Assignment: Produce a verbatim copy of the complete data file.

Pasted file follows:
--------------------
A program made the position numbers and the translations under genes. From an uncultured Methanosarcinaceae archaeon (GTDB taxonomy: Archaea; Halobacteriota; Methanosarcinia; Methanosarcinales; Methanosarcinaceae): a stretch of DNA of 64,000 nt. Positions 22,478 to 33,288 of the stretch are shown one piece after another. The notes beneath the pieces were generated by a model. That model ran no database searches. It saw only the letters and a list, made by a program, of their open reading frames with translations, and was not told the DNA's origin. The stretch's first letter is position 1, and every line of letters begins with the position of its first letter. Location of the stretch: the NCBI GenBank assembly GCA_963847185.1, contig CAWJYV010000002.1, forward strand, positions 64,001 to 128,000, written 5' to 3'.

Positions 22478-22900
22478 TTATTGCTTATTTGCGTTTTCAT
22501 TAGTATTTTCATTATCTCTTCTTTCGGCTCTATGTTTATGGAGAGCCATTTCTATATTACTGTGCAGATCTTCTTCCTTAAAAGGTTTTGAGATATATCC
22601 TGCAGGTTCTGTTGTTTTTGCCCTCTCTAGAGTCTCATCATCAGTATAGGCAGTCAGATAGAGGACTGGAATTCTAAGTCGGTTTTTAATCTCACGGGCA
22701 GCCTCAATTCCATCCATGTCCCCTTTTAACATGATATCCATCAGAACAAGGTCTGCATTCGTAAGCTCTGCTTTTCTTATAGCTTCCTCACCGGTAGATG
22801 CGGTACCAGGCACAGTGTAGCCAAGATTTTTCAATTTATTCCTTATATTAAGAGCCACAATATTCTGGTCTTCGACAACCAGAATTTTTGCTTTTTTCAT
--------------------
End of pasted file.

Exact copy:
A program made the position numbers and the translations under genes. From an uncultured Methanosarcinaceae archaeon (GTDB taxonomy: Archaea; Halobacteriota; Methanosarcinia; Methanosarcinales; Methanosarcinaceae): a stretch of DNA of 64,000 nt. Positions 22,478 to 33,288 of the stretch are shown one piece after another. The notes beneath the pieces were generated by a model. That model ran no database searches. It saw only the letters and a list, made by a program, of their open reading frames with translations, and was not told the DNA's origin. The stretch's first letter is position 1, and every line of letters begins with the position of its first letter. Location of the stretch: the NCBI GenBank assembly GCA_963847185.1, contig CAWJYV010000002.1, forward strand, positions 64,001 to 128,000, written 5' to 3'.

Positions 22478-22900
22478 TTATTGCTTATTTGCGTTTTCAT
22501 TAGTATTTTCATTATCTCTTCTTTCGGCTCTATGTTTATGGAGAGCCATTTCTATATTACTGTGCAGATCTTCTTCCTTAAAAGGTTTTGAGATATATCC
22601 TGCAGGTTCTGTTGTTTTTGCCCTCTCTAGAGTCTCATCATCAGTATAGGCAGTCAGATAGAGGACTGGAATTCTAAGTCGGTTTTTAATCTCACGGGCA
22701 GCCTCAATTCCATCCATGTCCCCTTTTAACATGATATCCATCAGAACAAGGTCTGCATTCGTAAGCTCTGCTTTTCTTATAGCTTCCTCACCGGTAGATG
22801 CGGTACCAGGCACAGTGTAGCCAAGATTTTTCAATTTATTCCTTATATTAAGAGCCACAATATTCTGGTCTTCGACAACCAGAATTTTTGCTTTTTTCAT